Literary agent Peter Cox has offered to review "any" contract given to an author by an agent for free in order to ensure that the author has "impartial advice". The move is a response to agents setting up their own publishing imprints, which Cox sees as a fundamental conflict of interest between the principal and the agent.
“The author whose agent becomes their publisher effectively loses an agent”, said Cox.
The service, called Project FreeAgent, will be run out of his Redhammer agency, whose clients include Michelle Paver, Martin Bell and David Yelland. The service is aimed specifically at authors whose agent proposes to digitally publish the author's work himself or herself, but Cox said he would also encourage publishers to send their authors to his firm in order to have their contracts assessed, if the author is tempted to appoint their agent as publisher.
Cox said Redhammer expected no compensation, nor any commission on the deal. "There are zero strings attached", says Cox. "We feel this is simply the right thing to do. For authors, it's like getting a second opinion - a confidential check to make sure the advice they've received is sound... and not heavily biased in the publisher-agent's favour."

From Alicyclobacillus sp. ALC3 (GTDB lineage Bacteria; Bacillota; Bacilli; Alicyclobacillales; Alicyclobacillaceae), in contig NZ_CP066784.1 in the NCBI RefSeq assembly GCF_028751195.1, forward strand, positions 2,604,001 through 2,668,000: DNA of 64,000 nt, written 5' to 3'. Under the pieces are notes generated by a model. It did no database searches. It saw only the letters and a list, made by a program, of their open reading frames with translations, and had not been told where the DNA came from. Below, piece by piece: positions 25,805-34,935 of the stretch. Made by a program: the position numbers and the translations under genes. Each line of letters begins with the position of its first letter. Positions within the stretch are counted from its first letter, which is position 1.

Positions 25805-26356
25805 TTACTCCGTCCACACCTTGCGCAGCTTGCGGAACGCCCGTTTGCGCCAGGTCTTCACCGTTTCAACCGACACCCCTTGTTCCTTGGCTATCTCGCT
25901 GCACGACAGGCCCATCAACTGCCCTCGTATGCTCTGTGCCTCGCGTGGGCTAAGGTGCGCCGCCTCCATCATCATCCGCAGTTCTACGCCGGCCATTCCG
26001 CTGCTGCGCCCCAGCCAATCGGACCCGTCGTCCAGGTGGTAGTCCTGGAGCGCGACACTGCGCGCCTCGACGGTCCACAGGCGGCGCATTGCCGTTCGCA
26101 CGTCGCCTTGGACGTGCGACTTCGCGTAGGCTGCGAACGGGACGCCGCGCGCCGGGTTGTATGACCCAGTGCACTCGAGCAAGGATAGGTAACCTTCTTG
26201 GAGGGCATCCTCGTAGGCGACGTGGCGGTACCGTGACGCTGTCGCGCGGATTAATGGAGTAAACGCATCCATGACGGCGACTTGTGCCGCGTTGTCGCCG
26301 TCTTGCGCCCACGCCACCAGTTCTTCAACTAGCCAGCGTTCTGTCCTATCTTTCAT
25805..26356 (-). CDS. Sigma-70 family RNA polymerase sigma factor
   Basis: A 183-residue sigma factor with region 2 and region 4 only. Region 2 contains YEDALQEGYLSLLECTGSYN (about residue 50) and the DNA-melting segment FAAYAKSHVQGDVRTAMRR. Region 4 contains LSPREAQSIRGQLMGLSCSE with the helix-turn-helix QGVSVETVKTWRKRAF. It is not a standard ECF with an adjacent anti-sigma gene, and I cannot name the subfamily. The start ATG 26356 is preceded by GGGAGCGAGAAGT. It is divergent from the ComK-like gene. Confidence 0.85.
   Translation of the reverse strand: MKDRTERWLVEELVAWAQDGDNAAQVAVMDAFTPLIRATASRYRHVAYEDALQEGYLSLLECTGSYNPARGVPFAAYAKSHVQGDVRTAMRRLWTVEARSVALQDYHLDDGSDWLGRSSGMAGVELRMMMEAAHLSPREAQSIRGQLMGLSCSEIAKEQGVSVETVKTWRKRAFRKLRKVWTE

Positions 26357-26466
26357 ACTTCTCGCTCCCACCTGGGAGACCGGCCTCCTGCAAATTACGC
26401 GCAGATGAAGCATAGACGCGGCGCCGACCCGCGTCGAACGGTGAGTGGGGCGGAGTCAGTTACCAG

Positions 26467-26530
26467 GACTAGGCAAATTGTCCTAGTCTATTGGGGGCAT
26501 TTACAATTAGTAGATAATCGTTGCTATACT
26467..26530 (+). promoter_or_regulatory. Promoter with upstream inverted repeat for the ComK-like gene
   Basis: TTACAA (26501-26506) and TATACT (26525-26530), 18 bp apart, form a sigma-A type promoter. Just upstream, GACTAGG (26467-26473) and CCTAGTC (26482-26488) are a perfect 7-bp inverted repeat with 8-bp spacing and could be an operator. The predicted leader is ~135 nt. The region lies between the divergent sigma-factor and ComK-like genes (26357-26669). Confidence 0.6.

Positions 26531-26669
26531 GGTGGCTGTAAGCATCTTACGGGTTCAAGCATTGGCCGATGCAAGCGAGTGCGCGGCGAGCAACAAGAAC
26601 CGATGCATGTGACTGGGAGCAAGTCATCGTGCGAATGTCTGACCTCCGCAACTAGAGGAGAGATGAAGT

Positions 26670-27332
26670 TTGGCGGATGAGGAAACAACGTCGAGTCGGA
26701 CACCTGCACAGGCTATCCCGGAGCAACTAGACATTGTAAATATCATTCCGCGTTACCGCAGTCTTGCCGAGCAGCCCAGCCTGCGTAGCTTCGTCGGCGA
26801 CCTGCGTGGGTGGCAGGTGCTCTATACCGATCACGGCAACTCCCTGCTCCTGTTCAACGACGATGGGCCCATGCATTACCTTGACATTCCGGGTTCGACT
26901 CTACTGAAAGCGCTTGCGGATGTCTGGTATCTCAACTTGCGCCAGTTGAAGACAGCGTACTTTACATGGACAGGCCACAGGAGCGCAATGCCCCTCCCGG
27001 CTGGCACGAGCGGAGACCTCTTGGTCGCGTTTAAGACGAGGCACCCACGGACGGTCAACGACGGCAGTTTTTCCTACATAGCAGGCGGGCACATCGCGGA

"I'm sure we'll lose money providing this free service," added Cox. "But if we succeed in jolting a few agents into realizing that they can't just plunder their authors' publishing rights willy nilly - it will be worth it."
The provocative gesture is certain to rile rival agents, and follows a strongly-worded blog written by Cox on the Redhammer website, which condemns agents who have begun to publish their clients' work. Cox wrote that the development was "mostly about lining their own pocket" and was "both ethically wrong and legally very dangerous".
In the blog Cox added: "Agency law makes it clear that an agent must not engage in self-dealing, or otherwise unduly enrich himself from the agency. Nor must an agent usurp an opportunity from the principal [i.e. author] by taking it for himself. I really doubt whether any agent can legitimately claim that it is in the author's best interests to be published by their literary agent."
Agents have claimed that they will only publish their clients' work when a publishing deal isn't on the table. One agent, speaking to The Bookseller ahead of this story breaking, said: "I think we'd all prefer it if we could just sell books to publishers but given their acquisitions policy and e-book royalties there are times when it does not makes sense: the best interests of the author outweighs the conflict of interest."
But in his blog Cox dismissed this argument. "The fact is, the internet is full of digital publishers, both large and small. Digital publishers are everywhere, and they are keen for our business."